network from homeFor those of us who like to control our environments and our schedules, working from home may be, far and away, the best thing since sliced bread. Working from home gives you the sort of freedom, flexibility, and control that you simply don’t get to enjoy when you work in an office.

The lack of a stressful commute and the ability to work in your yoga pants from time to time is like the cherry on top.

But every situation comes with drawbacks. One of the biggest downsides of working from home? A lack of communication and interaction with real live human beings. While this may sound like an introvert’s dream, it presents challenges even for those of us who are perfectly happy to spend more time alone — especially when it comes to advancing our careers.

It’s Not What You Know…

The old saying is often true in the professional world. It’s not what you know, but WHO you know, that can make all the difference when searching for a job, progressing up the corporate ladder, or hunting for new clients and opportunities. And when you work from home by yourself, regularly getting face time with both important and new people isn’t always easy.

Before you start questioning how wonderful working from home is after all, know that you still have plenty of options for networking. Get started with these five ways to make new connections:

Be Proactive

Taking the initiative to get out there and interact with people is the biggest thing you can do to successfully network when you work from home. Don’t sit idly by; actively seek networking events — or just events that interest you.

Join professional groups that exist in your industry or run a Google search for things like “writer’s groups in [your city].” Just replace “writer’s groups” with something that pertains to your work. Search Eventbrite or for local gatherings and events. You could also go by your favorite coffee shop and check out their bulletin board to check out what’s going on in general in your community.

You can even look into hosting your own events! Eric Roberge, CFP® is a financial planner and the founder of Beyond Your Hammock, located in Boston, Mass. He provides virtual financial planning services to clients around the country, and can work from anywhere. He started a series of networking events called a Night in the Hammock, and the goal of these events is to “create an environment that supports you in getting to the next level, no matter where you might be today.”

Be Social, Even from Home

Social media is a powerful tool that can make networking — even when you work remotely — easier than ever. LinkedIn, of course, is the must-use tool for any professional. But to use it effectively for networking, you need to be highly engaged. Create a killer profile and interact with others: comment on posts, share articles, and endorse and recommend who you can. You can also create and publish content, and be an active participant in a few different groups.

Twitter is also a great place to network when you work from home, because it’s acceptable to reach out and connect with people you haven’t yet met or don’t know. You can follow people who interest you or who want to connect with, and communicate with them directly via @mentions, retweets, and direct messages (if they follow you, too).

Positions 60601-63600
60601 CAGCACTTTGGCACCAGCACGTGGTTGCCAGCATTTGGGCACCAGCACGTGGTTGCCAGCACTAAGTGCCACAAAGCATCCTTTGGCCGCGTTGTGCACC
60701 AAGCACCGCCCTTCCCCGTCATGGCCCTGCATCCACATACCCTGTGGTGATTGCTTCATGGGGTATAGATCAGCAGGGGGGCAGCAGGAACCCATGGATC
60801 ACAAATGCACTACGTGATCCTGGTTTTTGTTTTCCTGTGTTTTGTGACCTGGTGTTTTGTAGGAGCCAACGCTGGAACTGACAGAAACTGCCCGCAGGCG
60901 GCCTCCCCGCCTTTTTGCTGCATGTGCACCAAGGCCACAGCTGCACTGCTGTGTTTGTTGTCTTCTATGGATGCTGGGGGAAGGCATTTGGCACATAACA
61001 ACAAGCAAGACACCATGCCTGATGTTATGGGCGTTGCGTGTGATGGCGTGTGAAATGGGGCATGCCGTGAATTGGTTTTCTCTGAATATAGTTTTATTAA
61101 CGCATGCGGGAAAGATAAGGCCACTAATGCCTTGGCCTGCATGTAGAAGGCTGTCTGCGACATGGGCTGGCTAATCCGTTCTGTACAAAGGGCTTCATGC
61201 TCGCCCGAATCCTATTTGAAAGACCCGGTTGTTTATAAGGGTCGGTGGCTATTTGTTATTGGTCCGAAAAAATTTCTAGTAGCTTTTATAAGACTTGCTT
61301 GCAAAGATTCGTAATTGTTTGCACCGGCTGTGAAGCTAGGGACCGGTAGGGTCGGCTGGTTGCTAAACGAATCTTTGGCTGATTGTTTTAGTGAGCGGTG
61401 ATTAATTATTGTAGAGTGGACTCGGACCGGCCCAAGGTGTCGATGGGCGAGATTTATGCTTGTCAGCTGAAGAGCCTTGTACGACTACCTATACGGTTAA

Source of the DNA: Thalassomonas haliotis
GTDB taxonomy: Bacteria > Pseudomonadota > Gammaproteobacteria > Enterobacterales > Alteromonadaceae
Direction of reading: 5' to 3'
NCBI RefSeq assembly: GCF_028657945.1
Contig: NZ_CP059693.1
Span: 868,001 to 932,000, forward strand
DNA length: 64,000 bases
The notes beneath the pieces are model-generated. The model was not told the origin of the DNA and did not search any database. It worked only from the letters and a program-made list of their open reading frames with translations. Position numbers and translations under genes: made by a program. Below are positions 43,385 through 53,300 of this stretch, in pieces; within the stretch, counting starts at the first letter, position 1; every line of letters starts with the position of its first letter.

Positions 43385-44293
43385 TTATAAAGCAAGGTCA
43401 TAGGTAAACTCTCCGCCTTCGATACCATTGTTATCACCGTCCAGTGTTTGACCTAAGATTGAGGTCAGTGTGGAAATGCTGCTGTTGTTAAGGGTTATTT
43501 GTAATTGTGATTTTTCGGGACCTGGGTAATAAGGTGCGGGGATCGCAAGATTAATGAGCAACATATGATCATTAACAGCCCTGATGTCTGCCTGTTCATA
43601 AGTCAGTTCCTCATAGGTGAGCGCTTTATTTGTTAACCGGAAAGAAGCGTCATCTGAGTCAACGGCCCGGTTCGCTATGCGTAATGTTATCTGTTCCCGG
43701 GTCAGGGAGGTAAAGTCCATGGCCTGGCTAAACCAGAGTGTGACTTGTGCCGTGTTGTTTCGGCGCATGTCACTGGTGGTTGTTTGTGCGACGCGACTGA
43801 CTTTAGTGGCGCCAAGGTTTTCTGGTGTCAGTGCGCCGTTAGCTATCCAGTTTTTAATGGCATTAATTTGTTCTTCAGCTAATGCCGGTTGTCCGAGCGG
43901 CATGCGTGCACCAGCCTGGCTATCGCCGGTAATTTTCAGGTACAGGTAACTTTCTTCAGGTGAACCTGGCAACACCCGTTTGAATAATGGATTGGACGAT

Similarly, you can join online communities of people with similar interests, work, or values (or all of the above!). The Careful Cents Club, a private Facebook group for freelancers and solopreneurs, is a great example of an active community that provides great opportunities to connect with others.

Show Up at the Office from Time to Time

If you work from home but are employed by a company, regularly schedule days where you can go into the office and put in some face time. Take advantage of any chance to show up to extracurricular activities, too — head over to the annual barbecue, participate in the company softball game, and go to the holiday parties.

This will give you a chance to communicate face-to-face with your coworkers, supervisors, and anyone else you want to build stronger professional relationships with.

And if you’re self-employed, or work with a completely virtual team? Try going into a coworking office space instead.You can meet fellow entrepreneurs or virtual staff members and share ideas, collaborate on projects, or just support each other day-to-day. This is a great way to learn about events you may not have known about, and meet new people.

Create a Mastermind Group

This may be a step removed from actual networking, if “networking” means making new connections with people you haven’t met before. A mastermind group is a collective of people who are in a similar industry or field. Groups are usually made up of about four people, and you can meet anywhere from once a week to once a month, in person or virtually.

The purpose of the group is to support each other in your work, help work through problems, brainstorm new solutions, and generally advance each member beyond where they could have gotten on their own. Creating groups like these allow you to build strong bonds with a few key people, and connects you to their networks. This is a valuable way to add to your own, as it provides an opportunity to access an entirely new group you may not have been able to build on your own.

Always Be Ready to Network

Some of the best networking opportunities crop up when you least expect them. Be prepared! Always carry a few business cards with you, and make sure you have a solid elevator pitch ready to roll should conversations ever turn to what you do.

It is possible to network when you work from home. Take the initiative and get out there — you never know when you’ll make valuable connections who can help take your career to the next level.